The stability of the prevention and control strategy and the flexibility of the prevention and control measures have effectively responded to the uncertainty of the epidemic situation, and achieved major positive results in overall epidemic prevention and control and economic and social development.
With the weakening of the pathogenicity of Omicron virus, high rates of vaccination, and the accumulation of experience in prevention and control, the prevention and control of the epidemic in our country is facing a new situation and new tasks. It is necessary to thoroughly implement the spirit of the important instructions of General Secretary Xi Jinping, implement the policies of the Party Central Committee and the State Council. With the welfare of the people in mind, we must:
make steady progress in prevention and control
continuously optimize prevention and control policies
unceasingly take small steps
continuously improve diagnosis, testing, admission, isolation and other measures
strengthen the immunization of the whole population, especially the elderly
accelerate the preparation of therapeutic drugs and medical resources, and
implement the following requirements: “the epidemic must be ‘prevented’, the economy must be stabilized and [economic?] development must be safe.”
In his nightly Youtube news program last night, former CCTV anchor Wang Zhian stated that in his opinion, the clumsy wording in that three-part phrase likely comes from Xi Jinping himself.
The only part of these ‘requirements’ which seems concrete is the second one, namely that the economy must be stabilized. What does ‘prevent’ mean, and how can development be ‘safe’??
Making sense of slogans can be challenging, and this is no exception. What is often more telling is not what is said, but rather what is missing. What is missing here is the reference to zero-Covid.
Muddled though the statement was, one thing seems clear. As is so often the case, in the face of determined opposition the central government - meaning really Xi Jinping – seems to have folded.
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This is in reference to various versions of this insight often attributed to Ayn Rand: “You can avoid reality, but you cannot avoid the consequences of avoiding reality.” For a discussion of this, see here: https://newideal.aynrand.org/the-quotable-ayn-rand-you-can-avoid-reality-but.
I salute the dauntless courage of the protesters across the length & width of the PRC who exclaimed "Enough!" to this incessant--and irrational--biosecurity tyranny.
Slogans, Party Central Committee, State Council reminds me of the days of USSR where I grew up, however not the USSR of the 1980s, but USSR of the late 1970s, under Brezhnev, with one big difference - nobody among people there paid real attention to this crap back then. Why China thinks it is so drastically different from other countries where it needs to fight "great COVID danger" with drastic measures? Why not go about life with understanding that viral infections would always be among us and the only path for a respiratory virus natural development is from a strongly contagious strain with high rates of mortality to a one that is much milder? Doesn't China have enough of smart scientists to explain to the government that mRNA vaccines are not a panacea and just the opposite - they have a negative long term effect on population's health?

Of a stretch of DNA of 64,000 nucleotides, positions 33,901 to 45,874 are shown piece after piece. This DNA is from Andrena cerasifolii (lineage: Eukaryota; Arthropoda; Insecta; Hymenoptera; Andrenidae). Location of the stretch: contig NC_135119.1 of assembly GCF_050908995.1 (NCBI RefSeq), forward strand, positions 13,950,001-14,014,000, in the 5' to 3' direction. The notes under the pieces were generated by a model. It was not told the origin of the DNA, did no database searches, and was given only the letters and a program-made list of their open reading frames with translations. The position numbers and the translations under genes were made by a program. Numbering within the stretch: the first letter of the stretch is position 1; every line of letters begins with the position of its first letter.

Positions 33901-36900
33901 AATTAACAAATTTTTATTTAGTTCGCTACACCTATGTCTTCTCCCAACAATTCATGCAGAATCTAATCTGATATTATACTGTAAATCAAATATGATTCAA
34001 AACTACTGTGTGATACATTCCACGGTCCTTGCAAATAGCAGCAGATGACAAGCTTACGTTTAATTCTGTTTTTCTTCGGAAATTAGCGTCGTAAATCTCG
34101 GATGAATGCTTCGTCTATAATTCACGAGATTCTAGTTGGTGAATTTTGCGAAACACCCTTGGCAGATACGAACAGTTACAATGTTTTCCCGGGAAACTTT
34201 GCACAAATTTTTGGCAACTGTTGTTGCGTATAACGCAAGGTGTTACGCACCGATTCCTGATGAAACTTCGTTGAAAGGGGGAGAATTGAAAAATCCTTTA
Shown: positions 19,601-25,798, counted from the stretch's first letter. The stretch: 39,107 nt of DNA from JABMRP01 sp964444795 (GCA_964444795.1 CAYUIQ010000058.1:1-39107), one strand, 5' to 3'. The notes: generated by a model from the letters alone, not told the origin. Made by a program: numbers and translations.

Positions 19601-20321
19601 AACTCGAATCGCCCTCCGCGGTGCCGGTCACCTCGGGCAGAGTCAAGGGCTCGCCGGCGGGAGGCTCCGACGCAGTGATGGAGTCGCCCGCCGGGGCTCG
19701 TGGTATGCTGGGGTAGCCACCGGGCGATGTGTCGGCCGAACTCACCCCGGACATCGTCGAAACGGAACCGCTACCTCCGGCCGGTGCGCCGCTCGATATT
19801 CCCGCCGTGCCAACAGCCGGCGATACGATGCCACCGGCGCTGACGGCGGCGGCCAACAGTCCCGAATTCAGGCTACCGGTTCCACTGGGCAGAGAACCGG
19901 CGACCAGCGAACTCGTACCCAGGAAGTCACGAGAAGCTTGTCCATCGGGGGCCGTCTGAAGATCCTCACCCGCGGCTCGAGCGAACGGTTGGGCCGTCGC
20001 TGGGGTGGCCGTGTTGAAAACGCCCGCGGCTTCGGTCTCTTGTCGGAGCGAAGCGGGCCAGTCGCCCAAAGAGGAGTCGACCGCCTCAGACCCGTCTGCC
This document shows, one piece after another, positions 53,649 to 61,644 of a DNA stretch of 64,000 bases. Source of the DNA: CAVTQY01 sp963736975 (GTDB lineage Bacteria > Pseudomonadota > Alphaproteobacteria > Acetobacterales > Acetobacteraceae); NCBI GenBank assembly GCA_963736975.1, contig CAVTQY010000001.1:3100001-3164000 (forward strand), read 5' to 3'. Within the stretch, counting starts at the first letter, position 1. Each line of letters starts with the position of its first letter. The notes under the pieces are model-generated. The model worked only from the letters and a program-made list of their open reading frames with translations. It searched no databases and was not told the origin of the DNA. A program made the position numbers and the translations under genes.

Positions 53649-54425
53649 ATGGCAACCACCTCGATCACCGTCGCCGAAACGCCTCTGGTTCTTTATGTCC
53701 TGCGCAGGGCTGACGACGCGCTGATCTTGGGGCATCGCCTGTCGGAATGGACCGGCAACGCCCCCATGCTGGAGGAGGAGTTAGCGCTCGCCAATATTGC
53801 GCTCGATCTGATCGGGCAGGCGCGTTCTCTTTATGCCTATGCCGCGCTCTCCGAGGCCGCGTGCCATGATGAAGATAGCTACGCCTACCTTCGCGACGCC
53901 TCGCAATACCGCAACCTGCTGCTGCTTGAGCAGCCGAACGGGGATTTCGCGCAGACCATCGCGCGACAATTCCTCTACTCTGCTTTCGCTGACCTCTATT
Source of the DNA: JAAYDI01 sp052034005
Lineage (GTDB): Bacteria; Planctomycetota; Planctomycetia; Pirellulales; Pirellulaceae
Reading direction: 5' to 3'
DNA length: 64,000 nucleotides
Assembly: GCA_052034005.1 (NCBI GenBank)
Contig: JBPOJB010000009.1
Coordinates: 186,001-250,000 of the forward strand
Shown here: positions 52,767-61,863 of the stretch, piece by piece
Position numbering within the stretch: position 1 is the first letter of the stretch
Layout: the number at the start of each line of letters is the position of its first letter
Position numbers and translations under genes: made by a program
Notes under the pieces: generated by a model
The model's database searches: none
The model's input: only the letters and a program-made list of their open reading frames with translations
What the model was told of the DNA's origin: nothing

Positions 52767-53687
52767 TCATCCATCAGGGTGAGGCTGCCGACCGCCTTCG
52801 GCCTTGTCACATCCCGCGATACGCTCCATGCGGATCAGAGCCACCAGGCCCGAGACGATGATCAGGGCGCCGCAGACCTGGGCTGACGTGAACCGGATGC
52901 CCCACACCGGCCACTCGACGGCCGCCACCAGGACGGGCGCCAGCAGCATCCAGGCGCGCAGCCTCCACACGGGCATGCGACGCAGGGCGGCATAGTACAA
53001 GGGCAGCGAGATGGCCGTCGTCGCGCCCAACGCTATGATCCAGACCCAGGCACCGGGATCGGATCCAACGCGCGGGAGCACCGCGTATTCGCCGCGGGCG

In my understanding the situation with fighting COVID in China has an entirely different undercurrents. This is clearly not about health of the population, but about the fight of the two major political clans - nationalist authoritarians closely affiliated with PLA (People's Liberation Army) where Xi Jinping is a key figure now and the liberal forces affiliated with CYLC (Communist Youth League of China) that maintains a close relationship with US Democratic party. Highest ranking official representing that clan today is prime minister Li Keqiang. But most of the fight is happening not at the very top, where it resembles a dog fight under a carpet, but this is an open fight at the local level where local leaders are trying to stir population's discontent with central authorities, especially after defeat of the liberal wing by the PLA clan at the 20th Congress of CCP.
Overall we can see, China is following Globalist's plans to a tee and has now become the world's testing ground including the limits to which population tolerance to authoritarian measures can be pushed. I think no matter which clan will have the upper hand in China, principle of following the Globalists' directives will remain intact.